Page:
"If we launched a Halo game on PC and 360 in Germany simultaneously, 80 per cent of sales would be on the PC," he told GamesIndustry.biz. "We basically shoot ourselves in the foot by allowing the German market to choose to play the PC version."
Though Zetterberg seems to indicate that Microsoft is intentionally limiting the PC market to further its console business--echoing an accusation made by World of Warcraft developer Blizzard--the executive claimed that both platforms are "equally important" on a global scale.
However, he noted that "in some territories we need to make the games for the 360 to increase the sales there," justifying that rationale because "the PC has a much wider use, it's so established, it's so dominating."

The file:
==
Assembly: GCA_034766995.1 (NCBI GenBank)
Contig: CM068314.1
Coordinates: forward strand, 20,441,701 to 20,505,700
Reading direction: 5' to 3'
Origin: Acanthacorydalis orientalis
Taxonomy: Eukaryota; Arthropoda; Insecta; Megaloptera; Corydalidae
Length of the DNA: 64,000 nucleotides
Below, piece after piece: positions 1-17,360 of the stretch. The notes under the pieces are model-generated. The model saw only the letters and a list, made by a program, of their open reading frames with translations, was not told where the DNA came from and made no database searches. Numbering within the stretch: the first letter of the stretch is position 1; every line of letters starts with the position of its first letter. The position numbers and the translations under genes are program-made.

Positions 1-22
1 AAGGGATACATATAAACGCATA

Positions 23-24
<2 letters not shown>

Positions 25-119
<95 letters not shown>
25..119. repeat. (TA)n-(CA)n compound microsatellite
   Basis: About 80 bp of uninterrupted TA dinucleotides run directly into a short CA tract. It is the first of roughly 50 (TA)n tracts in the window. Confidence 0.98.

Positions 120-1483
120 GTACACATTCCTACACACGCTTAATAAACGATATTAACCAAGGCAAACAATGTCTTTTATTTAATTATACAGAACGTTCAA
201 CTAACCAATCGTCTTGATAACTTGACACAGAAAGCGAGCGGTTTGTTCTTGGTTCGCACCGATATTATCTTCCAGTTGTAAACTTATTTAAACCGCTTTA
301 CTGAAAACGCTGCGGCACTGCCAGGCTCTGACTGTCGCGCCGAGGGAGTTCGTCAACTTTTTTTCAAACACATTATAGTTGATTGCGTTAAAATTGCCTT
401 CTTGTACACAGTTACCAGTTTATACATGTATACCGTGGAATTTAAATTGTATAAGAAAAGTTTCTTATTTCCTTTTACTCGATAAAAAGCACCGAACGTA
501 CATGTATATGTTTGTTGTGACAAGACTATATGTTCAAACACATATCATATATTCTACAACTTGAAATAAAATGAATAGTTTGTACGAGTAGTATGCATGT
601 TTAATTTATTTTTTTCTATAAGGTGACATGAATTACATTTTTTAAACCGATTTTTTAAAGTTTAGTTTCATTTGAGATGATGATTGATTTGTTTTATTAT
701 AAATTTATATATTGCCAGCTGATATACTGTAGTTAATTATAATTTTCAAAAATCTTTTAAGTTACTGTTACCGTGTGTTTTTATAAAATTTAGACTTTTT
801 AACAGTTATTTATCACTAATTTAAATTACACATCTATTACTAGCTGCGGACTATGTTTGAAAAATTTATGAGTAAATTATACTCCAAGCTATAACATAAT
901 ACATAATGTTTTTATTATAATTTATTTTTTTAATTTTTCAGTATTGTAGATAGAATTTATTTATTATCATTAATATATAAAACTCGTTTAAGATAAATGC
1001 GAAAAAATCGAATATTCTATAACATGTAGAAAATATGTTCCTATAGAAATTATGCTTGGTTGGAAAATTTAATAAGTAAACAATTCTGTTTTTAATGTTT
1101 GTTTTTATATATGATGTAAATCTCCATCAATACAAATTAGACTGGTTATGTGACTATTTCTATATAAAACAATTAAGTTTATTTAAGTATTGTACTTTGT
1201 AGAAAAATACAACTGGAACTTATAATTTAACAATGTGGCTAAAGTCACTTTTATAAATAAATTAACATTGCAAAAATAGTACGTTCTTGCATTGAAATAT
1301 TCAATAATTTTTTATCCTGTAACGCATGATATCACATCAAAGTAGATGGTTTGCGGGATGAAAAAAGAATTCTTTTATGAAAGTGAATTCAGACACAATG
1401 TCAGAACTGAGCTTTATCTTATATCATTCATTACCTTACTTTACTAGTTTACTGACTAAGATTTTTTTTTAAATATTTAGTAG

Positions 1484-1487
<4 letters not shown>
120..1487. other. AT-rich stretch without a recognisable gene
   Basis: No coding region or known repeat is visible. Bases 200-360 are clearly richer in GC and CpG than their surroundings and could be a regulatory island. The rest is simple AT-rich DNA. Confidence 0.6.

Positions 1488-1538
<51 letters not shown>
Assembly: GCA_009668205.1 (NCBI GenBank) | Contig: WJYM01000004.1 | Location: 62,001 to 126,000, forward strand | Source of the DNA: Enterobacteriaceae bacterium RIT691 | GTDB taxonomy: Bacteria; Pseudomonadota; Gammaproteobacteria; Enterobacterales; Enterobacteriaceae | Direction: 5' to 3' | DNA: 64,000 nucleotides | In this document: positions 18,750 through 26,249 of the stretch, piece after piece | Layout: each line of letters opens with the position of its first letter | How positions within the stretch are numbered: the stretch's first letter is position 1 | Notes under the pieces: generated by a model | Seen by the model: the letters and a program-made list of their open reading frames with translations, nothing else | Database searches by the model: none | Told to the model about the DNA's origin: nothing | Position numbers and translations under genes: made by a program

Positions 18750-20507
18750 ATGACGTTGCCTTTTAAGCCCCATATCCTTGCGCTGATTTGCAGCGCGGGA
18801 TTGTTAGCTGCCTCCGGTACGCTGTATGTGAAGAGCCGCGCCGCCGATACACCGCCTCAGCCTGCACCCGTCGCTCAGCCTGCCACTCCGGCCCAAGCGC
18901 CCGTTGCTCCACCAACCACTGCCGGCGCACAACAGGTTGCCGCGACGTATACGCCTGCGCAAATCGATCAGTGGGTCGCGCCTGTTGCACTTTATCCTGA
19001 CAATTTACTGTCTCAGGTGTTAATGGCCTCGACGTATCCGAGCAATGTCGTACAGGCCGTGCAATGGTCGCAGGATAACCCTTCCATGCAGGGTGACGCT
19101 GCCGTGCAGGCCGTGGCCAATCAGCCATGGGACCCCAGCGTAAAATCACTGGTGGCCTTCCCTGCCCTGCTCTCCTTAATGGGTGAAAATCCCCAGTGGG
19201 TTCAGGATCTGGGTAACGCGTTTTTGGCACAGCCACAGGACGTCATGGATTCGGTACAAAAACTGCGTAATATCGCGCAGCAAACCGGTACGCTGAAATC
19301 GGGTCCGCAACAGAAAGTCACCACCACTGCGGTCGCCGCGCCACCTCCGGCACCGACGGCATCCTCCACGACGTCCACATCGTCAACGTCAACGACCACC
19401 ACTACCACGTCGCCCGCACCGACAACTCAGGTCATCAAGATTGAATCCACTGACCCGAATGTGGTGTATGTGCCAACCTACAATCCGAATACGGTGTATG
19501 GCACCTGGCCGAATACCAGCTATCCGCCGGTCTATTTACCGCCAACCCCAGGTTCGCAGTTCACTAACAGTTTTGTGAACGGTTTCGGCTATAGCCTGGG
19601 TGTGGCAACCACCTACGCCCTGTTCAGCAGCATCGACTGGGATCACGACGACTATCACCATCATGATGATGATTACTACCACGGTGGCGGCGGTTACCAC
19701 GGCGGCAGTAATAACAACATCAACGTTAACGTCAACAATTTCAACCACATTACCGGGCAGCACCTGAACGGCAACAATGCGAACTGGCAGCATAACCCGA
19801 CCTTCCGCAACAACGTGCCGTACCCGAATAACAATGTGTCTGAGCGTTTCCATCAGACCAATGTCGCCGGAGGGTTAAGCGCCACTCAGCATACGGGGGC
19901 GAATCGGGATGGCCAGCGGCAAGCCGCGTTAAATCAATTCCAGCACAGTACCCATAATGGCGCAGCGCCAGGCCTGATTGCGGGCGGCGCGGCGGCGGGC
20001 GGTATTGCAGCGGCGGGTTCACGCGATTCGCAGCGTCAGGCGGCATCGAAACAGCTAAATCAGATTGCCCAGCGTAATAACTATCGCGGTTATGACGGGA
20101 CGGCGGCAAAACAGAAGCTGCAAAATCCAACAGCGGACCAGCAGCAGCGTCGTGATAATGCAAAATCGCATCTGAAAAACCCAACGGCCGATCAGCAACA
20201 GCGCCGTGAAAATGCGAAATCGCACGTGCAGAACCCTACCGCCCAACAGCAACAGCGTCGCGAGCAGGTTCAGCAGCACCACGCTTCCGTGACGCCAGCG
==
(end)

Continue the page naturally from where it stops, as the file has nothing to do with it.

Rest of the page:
While some other publishers and developers simultaneously release games on multiple consoles and PC, Microsoft has a long history of publishing PC ports of console games long after their debut.
The original Halo hit Xbox in 2001 but didn't arrive on PC until 2003. Halo 2 debuted on Xbox in 2004, the PC version didn't arrive until 2007. Fable released on Xbox in 2004 and PC a year later
However, one exception arises: last year's simultaneous PC and Xbox 360 release of FASA's multiplayer shooter Shadowrun, after which the internal studio was closed.
Despite the apparent business preference for Xbox 360, Zetterberg noted that he doesn't let that get in the way when he's dealing with game pitches.
"I've had an RTS game pitched to me on the 360," he revealed. "As they pitch, clearly this is not a good idea to do it on the Xbox 360. But their argument was that they could potentially sell more on the console because it's more of a mass market machine than the PC. We suggested that they came back with a PC pitch. "